Coleen Rowley, former FBI agent and 2011 whistleblower recently returned from Moscow where she traveled with three other Americans to present Edward Snowden the Sam Adams Award for Integrity in Intelligence. She accompanied by, former CIA analyst Ray McGovern, former NSA executive Thomas Andrews Drake, Jesselyn Radack of the Government Accountability Project, and Sarah Harrison of WikiLeaks.
She met with a group of peace activists at MayDay Books, Minneapolis, on December 8, 2013 to discuss this trip and the personal ramifications of national security developments. This video is her complete presentation. Published on Dec 15, 2013 on The Uptake. Videographer: Bill Sorem
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Coleen Rowley, former Minneapolis FBI agent and an agency whistleblower after the terrorist attacks of 9/11, met with a packed house of peace activists at Mayday Bookstore, Minneapolis, on December 8. Her subjects: NSA spying on Americans, fugitive NSA analyst Edward Snowden, press freedom and the American surveillance state.
Rowley has been in the public eye since shortly after 9/11 when she wrote a memo to FBI Director, Robert Mueller. As reported by PBS on March 5, 2005, “When Coleen Rowley was an FBI agent in Minneapolis, her office got a lead just three weeks before 9/11: A known Islamic extremist named Zacarias Moussaoui had paid $8,000 in cash for lessons to fly a Boeing 747. Rowley’s team arrested him and wanted a warrant to search his laptop computer but Rowley’s superiors at FBI headquarters said, “No.”
In her talk last Sunday, Rowley argued that the real threat to national security is the government itself, not the whistleblowers, like Snowden, who are revealing the truth. We are rapidly moving toward total censorship of the press, she said, with freedom of the press under siege. As a former FBI agent of 24 years, Rowley is required to submit all she writes to the government for advance approval. The government is using the Espionage Act of 1917 with great frequency to muzzle the truth, she said. This act is described as, “One of the most controversial laws ever passed in the United States.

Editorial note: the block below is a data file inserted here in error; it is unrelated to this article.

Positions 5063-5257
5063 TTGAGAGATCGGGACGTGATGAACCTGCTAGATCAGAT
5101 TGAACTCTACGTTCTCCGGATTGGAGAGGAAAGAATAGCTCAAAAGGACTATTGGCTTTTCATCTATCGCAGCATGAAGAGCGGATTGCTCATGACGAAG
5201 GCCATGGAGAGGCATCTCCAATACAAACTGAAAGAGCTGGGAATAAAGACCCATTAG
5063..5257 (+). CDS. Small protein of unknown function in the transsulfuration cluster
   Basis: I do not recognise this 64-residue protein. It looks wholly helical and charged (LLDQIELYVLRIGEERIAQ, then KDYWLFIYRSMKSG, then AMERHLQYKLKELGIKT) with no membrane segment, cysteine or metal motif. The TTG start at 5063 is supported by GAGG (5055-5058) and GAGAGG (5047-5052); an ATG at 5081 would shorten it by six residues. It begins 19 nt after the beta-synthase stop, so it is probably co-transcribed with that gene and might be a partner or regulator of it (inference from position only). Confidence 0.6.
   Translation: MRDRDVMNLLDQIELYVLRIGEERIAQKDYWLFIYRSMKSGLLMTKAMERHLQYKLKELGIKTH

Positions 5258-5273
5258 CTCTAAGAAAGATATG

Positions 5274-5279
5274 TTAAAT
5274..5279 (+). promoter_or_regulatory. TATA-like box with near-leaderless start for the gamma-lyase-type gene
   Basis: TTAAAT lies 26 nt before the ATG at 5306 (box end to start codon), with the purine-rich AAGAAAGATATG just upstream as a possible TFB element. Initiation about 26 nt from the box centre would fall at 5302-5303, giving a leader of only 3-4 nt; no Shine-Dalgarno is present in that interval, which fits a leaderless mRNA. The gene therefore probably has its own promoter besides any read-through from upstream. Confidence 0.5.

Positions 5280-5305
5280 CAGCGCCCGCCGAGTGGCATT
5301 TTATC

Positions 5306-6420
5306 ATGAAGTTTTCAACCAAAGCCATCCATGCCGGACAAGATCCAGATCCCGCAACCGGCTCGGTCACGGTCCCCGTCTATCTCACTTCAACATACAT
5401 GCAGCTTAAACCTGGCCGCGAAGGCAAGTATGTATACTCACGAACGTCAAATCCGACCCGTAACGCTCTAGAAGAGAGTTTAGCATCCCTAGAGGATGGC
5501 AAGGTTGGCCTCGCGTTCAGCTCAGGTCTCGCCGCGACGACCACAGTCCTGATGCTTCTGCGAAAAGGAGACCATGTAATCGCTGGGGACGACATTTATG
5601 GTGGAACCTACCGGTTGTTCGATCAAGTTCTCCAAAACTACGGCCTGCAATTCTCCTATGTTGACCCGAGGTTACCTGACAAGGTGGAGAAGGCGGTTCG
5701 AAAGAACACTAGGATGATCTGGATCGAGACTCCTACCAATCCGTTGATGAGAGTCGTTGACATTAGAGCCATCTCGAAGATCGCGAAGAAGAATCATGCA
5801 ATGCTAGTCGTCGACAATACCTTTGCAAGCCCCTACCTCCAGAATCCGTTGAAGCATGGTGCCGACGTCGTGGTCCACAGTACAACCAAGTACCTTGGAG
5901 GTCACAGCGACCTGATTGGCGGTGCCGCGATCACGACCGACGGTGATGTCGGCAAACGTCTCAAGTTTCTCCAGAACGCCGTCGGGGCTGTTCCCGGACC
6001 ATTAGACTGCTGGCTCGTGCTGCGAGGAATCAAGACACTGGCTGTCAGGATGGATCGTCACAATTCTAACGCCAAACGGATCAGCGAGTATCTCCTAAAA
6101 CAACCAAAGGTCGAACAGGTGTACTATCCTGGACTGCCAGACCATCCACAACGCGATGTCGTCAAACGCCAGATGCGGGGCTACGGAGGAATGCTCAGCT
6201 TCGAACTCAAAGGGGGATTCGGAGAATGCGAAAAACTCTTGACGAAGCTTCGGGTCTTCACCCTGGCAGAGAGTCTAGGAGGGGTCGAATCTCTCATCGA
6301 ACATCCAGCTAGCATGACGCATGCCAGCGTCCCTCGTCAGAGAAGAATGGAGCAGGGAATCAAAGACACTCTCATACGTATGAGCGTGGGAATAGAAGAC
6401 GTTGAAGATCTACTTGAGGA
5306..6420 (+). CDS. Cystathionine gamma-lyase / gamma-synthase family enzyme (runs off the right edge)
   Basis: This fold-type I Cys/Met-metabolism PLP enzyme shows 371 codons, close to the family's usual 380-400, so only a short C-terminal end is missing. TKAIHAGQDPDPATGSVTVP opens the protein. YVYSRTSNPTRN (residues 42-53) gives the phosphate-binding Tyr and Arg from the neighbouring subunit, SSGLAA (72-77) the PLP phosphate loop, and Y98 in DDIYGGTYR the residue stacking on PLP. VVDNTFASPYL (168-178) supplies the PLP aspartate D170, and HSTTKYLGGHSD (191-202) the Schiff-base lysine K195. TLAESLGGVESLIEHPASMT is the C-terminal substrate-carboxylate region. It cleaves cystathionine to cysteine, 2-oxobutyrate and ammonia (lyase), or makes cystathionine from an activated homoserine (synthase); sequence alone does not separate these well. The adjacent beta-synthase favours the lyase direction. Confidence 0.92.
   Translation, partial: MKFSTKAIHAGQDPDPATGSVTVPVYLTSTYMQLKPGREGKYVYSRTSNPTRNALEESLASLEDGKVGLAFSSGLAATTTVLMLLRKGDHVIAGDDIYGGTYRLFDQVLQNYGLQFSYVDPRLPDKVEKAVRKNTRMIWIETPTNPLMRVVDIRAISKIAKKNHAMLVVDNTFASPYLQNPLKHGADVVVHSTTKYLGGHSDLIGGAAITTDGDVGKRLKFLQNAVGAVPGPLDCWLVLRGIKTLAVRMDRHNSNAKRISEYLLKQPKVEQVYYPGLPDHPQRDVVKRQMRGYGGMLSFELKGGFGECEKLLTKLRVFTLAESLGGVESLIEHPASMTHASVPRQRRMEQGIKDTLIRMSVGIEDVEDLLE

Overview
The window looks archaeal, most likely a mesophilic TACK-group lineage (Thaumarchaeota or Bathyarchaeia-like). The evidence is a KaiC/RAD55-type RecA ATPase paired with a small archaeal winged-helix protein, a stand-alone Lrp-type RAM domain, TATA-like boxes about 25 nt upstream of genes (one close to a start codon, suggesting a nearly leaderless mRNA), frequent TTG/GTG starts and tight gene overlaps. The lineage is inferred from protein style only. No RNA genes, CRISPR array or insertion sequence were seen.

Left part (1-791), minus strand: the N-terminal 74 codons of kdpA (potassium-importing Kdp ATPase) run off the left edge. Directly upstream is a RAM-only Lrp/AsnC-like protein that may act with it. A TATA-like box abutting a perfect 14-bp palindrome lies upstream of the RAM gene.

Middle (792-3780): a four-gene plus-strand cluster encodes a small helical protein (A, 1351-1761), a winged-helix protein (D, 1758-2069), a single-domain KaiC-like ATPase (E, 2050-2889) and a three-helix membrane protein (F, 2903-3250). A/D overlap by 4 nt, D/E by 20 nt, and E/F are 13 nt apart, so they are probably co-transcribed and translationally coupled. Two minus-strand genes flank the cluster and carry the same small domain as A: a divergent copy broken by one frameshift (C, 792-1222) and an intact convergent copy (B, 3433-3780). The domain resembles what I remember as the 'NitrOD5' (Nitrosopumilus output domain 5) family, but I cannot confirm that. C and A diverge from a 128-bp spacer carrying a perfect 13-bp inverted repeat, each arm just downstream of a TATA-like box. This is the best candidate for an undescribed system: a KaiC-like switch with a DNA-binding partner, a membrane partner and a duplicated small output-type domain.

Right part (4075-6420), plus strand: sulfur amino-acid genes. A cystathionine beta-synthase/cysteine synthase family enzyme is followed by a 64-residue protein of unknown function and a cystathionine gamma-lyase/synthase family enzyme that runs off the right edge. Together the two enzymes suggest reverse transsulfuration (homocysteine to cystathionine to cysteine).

Recent attention has focused on Edward Snowden, the former NSA contract analyst who released documents showing the extent of U.S. government spying. He has been vilified by the government and the mainstream media, with many calling him a traitor. But Rowley said the real traitors are the senior government officials who been lying to Congress and the American people.
She said the Intelligence establishment itself is responsible for many leaks over the years. Tidbits are leaked to key Congressional leaders of both parties so that if and when the truth comes out these leak recipients can shrug and say, “I knew that.” Unfortunately, the shrugs get passed on through the media. Rowley says the current practice of legal action against journalists telling the truth is having a chilling effect on the rest of the media. Glenn Greenwald, the primary recipient of the Snowden papers, lives in Brazil and is afraid to travel to his home country because no one in the government will guarantee that he won’t be arrested at the border.
Rowley was part of an American delegation that traveled to Moscow in October to present the Sam Adams Award for Integrity in Intelligence to Snowden. Rowley is one of only a few Americans who have been able to meet with Snowden since he sought asylum in Moscow. She was accompanied by former CIA analyst Ray McGovern, former NSA executive Thomas Andrews Drake, Jesselyn Radack of the Government Accountability Project and Sarah Harrison of WikiLeaks.
Whistleblower Rowley Calls Snowden “Patriot” Like Nelson Mandela
He’s [Edward Snowden] very astute, very concerned… he’s completely motivated. I wish I had more time to explain. He’s motivated as a whistleblower. You know, you see a lot of people that will, you know, sell information. I mean the difference between espionage are people trying to make a buck off of selling information to, you know, certainly to enemy countries. But even making money off of just for regular, regular news and stuff. People do. They write and they sell and they make money. Well Snowden is merely concerned about the situation in our country. And he’s a patriot because he’s trying to get this fixed because he knows it’s not going to let… it’s not going to work. It’s not working. It’s hurting the United States. Economically, we’re looking at, you know, trillions of dollars being spent for this massive data collection.
Yes, we were able to talk a few hours at night and even after his attorney left, we were, you know, we went on almost into early morning hours of talking about the situation. Not so much about personal issues. You know, he’s, he’s taken this on himself. He knows that his own situation is is bad. And his family, of course, have been hurt to some extent. His father came to visit the day after we left. So he did get a visit with his father. But he of course lost his girlfriend, and there’s a lot of things on the personal level that he sacrificed. Not terribly different than Nelson Mandela. Nelson Mandela talks about having sacrificed his family life. Distributed by OneLoad.com
Videographer Bill Sorem